‘After 3 months or so, and a chance meeting with a mutual friend, Thomas indicated that he wanted to meet me. I agreed and we went to the pub. Thomas told me that he couldn’t stop thinking about me, that he wondered every day what I was up to, how I was getting on, hoping I was well. Thomas said that he had realised that despite his reticence he couldn’t live without me. I felt validated, and happy, and agreed to give him the chance to make it up to me. I agreed to be his boyfriend.’
‘I was Thomas’s boyfriend for a few (three? Four?) weeks before he ended it. Saying ‘it wasn’t working ‘. Which it wasn’t, from day 1 Thomas seemed freaked out about the whole concept. I just wanted a small commitment but he couldn’t handle that, and acted like we’d had a shotgun wedding. We argued for most of those four weeks.’
‘Thomas still texts me sometimes – usually stupid short messages as if nothing has happened. But I’ve blocked him on most things.’
So… yeah. When I moan about my recent LO…
Wouldn’t it be funny if we genuinely could get a different one of our LOs to do a Q & A each week? 😀
@Thomas. Listening to you recount things from your LO’s (possible) point of view is very entertaining. Thank you for writing that! 😛
I would have loved to hear my LO describe our friendship from his perspective. But he wasn’t limerent for me, which probably means he never constructed some big story in his head about what was happening between us … because, from his point of view, nothing significant was happening. What could he say?
“I made friends with this guy once. He seemed like a really nice dude, a bit shy perhaps, immature for his age but sweet. Both my unofficial girlfriend and I enjoyed teasing him, because he had such quaint emotional reactions to things. He was like a child in some ways. Also, he wasn’t as mean-spirited as the other kids at school. He felt like a safe person to be around. He always made me laugh.”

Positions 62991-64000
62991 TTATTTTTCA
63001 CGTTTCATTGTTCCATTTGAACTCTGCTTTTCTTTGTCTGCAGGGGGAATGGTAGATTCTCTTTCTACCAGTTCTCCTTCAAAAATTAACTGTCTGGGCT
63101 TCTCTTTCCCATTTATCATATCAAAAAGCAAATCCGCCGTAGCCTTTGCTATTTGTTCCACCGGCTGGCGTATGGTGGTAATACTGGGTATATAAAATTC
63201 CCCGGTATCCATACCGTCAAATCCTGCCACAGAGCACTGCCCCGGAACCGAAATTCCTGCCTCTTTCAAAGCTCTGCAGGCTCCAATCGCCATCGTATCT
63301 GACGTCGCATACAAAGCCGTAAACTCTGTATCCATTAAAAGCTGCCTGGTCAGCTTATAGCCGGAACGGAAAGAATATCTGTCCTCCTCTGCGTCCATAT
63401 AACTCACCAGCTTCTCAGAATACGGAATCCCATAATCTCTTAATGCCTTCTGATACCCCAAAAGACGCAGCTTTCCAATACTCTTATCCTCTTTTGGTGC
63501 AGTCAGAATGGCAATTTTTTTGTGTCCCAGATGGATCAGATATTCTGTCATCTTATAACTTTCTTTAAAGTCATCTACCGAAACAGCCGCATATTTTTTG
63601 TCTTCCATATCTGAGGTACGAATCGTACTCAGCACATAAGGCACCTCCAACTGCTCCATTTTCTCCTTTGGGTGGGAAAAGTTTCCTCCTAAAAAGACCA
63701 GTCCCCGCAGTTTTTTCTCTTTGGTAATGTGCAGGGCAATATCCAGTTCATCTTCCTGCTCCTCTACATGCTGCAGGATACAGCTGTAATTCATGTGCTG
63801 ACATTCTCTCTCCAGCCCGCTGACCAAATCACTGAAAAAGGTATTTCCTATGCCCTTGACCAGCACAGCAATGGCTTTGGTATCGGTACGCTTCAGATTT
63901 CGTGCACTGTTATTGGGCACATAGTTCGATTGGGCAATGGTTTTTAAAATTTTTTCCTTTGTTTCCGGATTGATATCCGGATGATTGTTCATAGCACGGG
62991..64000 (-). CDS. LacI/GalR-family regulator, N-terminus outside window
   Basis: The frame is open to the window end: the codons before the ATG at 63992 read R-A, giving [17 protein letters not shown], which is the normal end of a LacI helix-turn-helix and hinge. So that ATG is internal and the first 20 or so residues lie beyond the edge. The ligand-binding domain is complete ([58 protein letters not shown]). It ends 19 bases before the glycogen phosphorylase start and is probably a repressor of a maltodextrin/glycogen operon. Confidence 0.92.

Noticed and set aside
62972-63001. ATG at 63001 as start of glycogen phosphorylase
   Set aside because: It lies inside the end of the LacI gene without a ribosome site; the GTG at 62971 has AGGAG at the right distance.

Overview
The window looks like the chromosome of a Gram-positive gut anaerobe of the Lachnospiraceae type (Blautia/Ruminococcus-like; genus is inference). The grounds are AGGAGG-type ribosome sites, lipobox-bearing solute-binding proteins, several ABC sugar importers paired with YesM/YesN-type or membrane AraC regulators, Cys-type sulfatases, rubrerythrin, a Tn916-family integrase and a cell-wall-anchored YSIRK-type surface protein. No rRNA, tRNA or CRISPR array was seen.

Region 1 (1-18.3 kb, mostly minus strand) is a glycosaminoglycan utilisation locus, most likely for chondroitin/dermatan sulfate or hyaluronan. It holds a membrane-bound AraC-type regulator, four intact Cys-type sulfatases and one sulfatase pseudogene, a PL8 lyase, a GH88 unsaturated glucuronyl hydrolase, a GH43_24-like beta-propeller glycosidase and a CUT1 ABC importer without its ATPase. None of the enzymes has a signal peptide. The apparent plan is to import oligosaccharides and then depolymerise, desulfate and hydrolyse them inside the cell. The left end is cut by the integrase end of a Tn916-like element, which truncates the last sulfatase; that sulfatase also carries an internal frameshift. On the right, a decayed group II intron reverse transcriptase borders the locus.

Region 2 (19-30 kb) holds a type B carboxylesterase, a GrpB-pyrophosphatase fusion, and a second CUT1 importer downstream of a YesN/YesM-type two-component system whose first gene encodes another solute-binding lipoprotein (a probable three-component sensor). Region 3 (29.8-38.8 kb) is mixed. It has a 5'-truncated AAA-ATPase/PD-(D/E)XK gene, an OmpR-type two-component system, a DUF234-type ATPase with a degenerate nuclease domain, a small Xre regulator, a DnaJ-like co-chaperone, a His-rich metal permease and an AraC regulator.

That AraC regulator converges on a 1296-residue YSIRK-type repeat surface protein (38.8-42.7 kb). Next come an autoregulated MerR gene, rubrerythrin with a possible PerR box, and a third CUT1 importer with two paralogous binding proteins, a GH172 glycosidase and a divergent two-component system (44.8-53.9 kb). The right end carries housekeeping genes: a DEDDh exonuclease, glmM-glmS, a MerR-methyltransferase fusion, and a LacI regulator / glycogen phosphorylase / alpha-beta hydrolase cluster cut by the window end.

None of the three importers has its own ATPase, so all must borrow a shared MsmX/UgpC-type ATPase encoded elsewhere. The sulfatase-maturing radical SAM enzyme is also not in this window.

“However, this guy came from a dysfunctional family and was clearly very, very lonely. He didn’t have enough friends in his life. He seemed to have mood swings. His depression and anxiety made me feel a bit uncomfortable. In the end, I started avoiding him because he was too needy and I had a lot of other things on my plate. I felt a tiny bit guilty about ditching him, because he seemed to idolise me. Sure, I enjoyed the attention – but only up to a point.”
“I’m a passive-aggressive man, a lifelong people-pleaser, a follower. I can’t set boundaries with people and I often allow myself to become unhealthily enmeshed with loved ones. My own mother is a narcissist. Because of all the emotional manipulation I experienced as a child, I have trouble saying ‘no’. I tend to avoid people when they annoy me or put demands on me. I resent feeling pressured.”